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Javan munia (Lonchura leucogastroides)

Bondol jawa or emprit jawa or pipit jawa or Javan munia (Lonchura leucogastroides) is a species of estrildid finch or Estrildidae, rice and grain eaters. These small birds with beaks from the tip to the tail of about 11 cm are often found in rural and urban environments near rice fields and making nests on tree branches.

L. leucogastroides has a back, wings and upper sides dark brown without scribbling. The upper face, neck and chest are black, while the lower chest, abdomen and sides of the body are pure white which appears to contrast with the brownish, lower tail and brown eye iris.

Dlium Javan munia (Lonchura leucogastroides)

Young Javan munia has a yellowish brown chest and abdomen. The beak is black at the top and bluish gray at the bottom, while the legs are grayish. Birds often descends to the ground or swings on the flower stalks of grass and visit rice fields, grasslands, vegetated open fields and gardens to eat rice and various seeds.

Bondol jawa generally live in pairs or in small groups and mix with other Lonchura species including bondol peking (Lonchura punctulata). The group initially consisted of only a few birds, but in the rice harvest this group grew to hundreds. Large groups are considered as pests and are very detrimental to rice farmers.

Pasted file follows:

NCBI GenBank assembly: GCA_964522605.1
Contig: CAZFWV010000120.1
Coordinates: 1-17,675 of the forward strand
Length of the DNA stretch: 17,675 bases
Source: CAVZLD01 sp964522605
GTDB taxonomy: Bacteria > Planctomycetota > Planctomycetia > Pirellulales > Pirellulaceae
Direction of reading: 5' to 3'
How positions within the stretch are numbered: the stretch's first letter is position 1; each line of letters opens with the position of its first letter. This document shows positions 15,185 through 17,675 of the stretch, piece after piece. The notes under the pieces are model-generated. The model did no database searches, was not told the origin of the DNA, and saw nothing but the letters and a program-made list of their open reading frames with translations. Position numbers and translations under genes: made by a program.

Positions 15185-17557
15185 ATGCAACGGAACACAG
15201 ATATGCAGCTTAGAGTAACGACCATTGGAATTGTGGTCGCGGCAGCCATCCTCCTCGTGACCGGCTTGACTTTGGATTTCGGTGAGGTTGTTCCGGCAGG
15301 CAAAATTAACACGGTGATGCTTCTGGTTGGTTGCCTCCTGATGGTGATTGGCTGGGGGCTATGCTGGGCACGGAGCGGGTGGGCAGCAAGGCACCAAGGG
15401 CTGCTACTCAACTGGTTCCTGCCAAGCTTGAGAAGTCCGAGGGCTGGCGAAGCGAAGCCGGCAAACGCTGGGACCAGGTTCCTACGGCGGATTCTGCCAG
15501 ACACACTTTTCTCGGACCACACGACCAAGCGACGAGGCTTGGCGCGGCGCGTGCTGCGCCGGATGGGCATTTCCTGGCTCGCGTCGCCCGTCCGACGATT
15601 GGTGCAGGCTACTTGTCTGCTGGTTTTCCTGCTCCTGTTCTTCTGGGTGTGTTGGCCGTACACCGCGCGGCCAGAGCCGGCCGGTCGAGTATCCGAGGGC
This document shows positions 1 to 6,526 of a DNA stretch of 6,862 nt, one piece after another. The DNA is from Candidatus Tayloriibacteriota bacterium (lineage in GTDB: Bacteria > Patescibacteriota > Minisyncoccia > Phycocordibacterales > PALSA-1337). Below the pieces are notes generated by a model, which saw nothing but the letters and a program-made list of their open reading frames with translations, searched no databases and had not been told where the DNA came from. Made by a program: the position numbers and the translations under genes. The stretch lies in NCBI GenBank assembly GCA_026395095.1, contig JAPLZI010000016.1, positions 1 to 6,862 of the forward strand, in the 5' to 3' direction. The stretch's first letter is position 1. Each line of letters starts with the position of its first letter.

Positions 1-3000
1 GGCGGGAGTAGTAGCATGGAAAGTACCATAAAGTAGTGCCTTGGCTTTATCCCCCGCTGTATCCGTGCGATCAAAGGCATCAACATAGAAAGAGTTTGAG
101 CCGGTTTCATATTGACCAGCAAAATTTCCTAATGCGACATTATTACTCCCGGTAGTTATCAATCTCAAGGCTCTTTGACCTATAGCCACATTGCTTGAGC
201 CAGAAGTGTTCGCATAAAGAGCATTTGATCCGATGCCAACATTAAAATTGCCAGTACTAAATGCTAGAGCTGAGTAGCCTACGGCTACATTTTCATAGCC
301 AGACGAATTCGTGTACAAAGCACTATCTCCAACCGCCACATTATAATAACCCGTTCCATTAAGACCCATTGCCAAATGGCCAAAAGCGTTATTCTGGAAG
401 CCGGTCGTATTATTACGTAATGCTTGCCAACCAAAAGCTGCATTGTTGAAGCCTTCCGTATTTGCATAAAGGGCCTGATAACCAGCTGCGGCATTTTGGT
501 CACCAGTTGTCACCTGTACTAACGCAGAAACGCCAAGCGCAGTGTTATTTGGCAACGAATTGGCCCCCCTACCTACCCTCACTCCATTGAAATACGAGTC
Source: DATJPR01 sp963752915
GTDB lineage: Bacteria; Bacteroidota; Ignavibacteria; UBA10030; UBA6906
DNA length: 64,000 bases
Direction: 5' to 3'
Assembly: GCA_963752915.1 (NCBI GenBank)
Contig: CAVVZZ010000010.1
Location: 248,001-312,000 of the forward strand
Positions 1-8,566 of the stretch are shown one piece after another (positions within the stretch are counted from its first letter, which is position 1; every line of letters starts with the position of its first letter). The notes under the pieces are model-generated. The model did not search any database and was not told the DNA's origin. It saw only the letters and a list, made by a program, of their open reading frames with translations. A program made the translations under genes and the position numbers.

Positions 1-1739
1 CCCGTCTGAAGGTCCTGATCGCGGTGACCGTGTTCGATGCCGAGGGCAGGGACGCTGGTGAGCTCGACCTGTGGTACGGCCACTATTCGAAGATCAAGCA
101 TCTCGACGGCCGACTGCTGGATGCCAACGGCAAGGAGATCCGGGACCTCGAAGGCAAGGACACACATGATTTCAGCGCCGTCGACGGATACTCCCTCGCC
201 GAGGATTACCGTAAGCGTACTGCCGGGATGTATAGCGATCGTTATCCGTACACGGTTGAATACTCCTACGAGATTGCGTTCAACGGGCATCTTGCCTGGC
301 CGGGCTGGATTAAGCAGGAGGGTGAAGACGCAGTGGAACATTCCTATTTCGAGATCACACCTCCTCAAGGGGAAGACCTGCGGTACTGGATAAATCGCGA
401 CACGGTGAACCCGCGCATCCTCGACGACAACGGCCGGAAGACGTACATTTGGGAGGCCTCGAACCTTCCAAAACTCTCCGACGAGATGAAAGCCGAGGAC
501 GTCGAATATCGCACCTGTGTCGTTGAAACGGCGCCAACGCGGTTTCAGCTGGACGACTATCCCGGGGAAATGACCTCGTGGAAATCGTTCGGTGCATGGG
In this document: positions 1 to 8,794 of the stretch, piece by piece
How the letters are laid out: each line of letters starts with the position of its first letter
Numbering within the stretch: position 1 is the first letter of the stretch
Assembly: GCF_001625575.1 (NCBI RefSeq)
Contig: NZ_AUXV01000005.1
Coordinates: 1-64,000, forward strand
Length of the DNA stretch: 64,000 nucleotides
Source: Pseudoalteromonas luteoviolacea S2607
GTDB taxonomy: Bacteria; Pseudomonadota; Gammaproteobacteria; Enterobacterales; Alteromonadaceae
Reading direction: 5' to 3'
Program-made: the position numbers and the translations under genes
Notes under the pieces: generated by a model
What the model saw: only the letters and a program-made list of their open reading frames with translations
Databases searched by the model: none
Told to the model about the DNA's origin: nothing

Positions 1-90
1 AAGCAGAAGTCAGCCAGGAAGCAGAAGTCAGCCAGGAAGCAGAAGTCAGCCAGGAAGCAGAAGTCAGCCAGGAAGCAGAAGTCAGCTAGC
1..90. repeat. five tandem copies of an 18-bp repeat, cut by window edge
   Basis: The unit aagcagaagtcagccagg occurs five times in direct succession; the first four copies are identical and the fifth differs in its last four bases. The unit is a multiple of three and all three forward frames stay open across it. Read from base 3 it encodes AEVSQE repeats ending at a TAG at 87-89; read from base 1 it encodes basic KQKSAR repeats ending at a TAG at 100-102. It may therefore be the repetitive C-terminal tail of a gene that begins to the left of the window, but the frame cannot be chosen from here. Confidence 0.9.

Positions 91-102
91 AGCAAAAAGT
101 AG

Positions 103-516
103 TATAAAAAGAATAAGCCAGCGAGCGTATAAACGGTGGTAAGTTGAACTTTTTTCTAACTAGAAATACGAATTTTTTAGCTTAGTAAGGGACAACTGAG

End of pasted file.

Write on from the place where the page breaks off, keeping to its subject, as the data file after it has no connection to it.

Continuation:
Pipit jawa often nest in home yards and lush trees at an altitude of 2 - 10 meters above the ground. Looks striking in the afternoon when flying and alighting together in a tree as a bed. Spherical nests are built in layers of grass leaves and flowers, placed hidden between leaves and twigs or in the palm leaf gap.

Emprit jawa breed throughout the year where each time they lay 4-5 white eggs and measure around 14 x 10 mm. This bird sings smoothly, cri-ii, cri-i ... or ci-ii ... and pit ... pit ... But in groups, especially when perched together, these sounds become noise. Likewise the sound of newly hatched chicks.

Kingdom: Animalia
Phylum: Chordata
Class: Aves
Order: Passeriformes
Family: Estrildidae
Genus: Lonchura
Species: L. leucogastroides

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